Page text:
After that short hiccup, Barkha managed to gather pin-drop-silence on the sets, and the show set-off with Shah Rukh Khan’s (SRK) message to the people of India. Using the medium of national television, SRK said that, “We definitely need the clergymen to tell us what is right and what is wrong and keep us updated with our culture and religion…but at the same time, the same people should keep in mind the changing social, political and economic issues of this country.” SRK stressed on the need for change in thoughts and to cut-out the orthodox mindset in society. Moreover he said that, we shouldn’t force anyone to do things they do not want to do….live and let live was the message he implicitly conveyed to the people.

'Terrorism has no religion’
However cliché it may sound….but I simply want to reiterate the point that terrorism indeed has no religion. Muslims cannot be branded as anti-social elements, because of a few people who through inflammatory speeches in the name of Allah lure and intimidate young, uneducated, unemployed Muslims to brutally kill innocent people. The biggest example is Ajmal Kasab, who is the lone terrorists caught after the 26/11 terrorist attack in Mumbai. In his confession, Ajmal confessed that he was poor and as a kid he was passionate of playing with guns and money. To fulfill his families needs and his personal passion, he took up to terrorism. Remember, the handlers simply brainwash young minds to accomplish their dirty motives of destroying the world.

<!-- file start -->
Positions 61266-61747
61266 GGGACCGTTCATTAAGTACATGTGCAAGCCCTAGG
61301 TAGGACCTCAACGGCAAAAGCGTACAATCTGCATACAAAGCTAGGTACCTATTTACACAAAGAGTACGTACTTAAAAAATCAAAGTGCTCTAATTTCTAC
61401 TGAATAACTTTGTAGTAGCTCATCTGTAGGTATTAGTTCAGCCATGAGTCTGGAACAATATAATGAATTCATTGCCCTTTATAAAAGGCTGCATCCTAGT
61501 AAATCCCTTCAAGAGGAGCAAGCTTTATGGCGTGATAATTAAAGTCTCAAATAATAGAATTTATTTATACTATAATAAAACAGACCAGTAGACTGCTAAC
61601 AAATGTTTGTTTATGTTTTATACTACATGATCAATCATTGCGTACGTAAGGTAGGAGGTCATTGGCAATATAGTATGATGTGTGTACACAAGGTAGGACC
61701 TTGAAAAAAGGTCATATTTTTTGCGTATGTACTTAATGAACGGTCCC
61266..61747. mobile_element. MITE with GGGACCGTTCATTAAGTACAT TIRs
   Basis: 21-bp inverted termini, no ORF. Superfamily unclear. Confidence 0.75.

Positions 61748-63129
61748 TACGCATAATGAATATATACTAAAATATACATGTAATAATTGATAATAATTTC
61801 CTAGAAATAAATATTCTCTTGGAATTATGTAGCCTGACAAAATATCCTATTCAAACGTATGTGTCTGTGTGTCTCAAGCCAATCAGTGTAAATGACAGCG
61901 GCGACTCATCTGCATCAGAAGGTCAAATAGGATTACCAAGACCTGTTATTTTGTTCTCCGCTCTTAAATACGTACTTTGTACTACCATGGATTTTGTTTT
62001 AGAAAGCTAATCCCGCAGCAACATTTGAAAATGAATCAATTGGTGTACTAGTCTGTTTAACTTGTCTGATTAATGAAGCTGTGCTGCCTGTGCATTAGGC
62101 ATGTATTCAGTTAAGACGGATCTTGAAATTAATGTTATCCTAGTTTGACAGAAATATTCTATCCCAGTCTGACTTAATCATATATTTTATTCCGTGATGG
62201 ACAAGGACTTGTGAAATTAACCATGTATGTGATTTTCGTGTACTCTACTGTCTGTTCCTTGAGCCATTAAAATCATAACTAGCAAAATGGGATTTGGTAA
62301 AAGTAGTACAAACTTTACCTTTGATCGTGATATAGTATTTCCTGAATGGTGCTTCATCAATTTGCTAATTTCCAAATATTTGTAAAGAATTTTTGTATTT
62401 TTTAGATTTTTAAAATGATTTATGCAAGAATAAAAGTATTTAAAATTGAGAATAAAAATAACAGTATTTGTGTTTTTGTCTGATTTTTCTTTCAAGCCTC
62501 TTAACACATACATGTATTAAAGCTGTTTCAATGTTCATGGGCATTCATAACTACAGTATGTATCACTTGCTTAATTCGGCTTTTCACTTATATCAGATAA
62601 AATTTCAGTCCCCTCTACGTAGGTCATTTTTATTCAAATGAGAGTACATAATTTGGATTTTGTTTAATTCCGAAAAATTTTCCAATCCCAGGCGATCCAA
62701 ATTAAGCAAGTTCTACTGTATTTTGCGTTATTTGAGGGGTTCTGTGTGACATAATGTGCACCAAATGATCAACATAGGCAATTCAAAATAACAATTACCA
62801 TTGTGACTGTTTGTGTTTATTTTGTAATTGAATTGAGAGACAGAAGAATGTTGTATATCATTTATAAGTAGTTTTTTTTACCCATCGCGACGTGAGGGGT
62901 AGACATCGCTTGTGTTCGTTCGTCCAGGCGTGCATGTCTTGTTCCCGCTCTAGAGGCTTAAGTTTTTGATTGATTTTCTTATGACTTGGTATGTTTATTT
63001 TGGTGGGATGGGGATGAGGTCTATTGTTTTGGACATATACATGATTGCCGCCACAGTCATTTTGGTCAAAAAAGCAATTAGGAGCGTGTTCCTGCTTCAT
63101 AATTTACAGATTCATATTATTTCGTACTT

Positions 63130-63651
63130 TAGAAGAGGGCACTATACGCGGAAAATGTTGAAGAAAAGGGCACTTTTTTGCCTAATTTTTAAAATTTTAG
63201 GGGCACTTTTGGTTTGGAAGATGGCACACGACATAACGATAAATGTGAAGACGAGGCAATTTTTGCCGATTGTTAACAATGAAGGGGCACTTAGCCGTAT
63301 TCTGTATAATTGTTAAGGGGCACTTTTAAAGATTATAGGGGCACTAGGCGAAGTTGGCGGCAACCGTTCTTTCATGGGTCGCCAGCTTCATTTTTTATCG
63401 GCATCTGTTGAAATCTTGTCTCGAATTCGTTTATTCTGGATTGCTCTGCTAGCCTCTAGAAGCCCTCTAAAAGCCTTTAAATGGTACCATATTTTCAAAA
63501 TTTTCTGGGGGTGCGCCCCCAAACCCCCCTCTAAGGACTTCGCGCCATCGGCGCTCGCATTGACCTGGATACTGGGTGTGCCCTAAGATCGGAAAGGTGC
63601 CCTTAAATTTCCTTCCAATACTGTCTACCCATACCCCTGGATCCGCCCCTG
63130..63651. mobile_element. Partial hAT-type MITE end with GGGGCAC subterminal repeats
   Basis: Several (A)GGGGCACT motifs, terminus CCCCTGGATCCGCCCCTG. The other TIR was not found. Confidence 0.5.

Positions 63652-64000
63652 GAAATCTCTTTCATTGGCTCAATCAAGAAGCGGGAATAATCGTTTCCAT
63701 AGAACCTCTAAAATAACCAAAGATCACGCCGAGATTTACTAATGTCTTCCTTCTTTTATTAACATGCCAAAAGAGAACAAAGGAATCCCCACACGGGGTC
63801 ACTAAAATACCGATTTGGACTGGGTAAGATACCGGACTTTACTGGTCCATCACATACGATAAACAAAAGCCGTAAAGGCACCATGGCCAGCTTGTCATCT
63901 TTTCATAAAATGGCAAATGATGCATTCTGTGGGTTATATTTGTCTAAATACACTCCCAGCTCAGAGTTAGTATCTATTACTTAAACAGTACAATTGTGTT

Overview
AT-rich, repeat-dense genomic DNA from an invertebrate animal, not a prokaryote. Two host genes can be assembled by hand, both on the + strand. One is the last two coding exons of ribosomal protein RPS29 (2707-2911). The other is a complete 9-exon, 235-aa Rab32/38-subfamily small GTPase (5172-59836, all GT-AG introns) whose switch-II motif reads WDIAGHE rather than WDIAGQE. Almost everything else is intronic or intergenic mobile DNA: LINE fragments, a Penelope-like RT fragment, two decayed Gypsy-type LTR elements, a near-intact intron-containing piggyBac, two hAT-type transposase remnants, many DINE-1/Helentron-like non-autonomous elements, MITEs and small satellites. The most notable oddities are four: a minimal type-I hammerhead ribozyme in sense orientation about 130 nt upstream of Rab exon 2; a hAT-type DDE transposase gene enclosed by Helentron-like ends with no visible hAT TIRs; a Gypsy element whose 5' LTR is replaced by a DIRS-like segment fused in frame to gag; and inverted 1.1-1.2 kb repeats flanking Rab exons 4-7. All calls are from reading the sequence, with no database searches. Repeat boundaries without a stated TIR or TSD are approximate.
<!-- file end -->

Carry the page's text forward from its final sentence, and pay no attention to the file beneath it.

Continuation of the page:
Bollywoodisation of Terrorism
Besides this, I would also blame Bollywood movies for sensitizing this issue even further. Portraying Muslim characters in movies as men with long beard, wearing a skull-cap and carrying weapons, while showing the Hindu or the Christian character in the film as peace-making people, adds to the aggression and hatred towards the Muslim community.

Why can’t the Muslim character in a film just be there as a character and not to be someone who is there to make a political statement or to create Islamaphobia among the people? Why does he have to be someone who is playing a terrorist – as seen in Fanaa, Mission Kashmir, New York – or a Muslim lover who falls in love with a Hindu girl and how religious controversies erupts in the story from thereon – as seen in Veer-Zara. Most horrible is when Karan Johar’s movie ‘Kurbaan’ glorified the terrorist, as played by the protagonist of the film, Saif Ali Khan.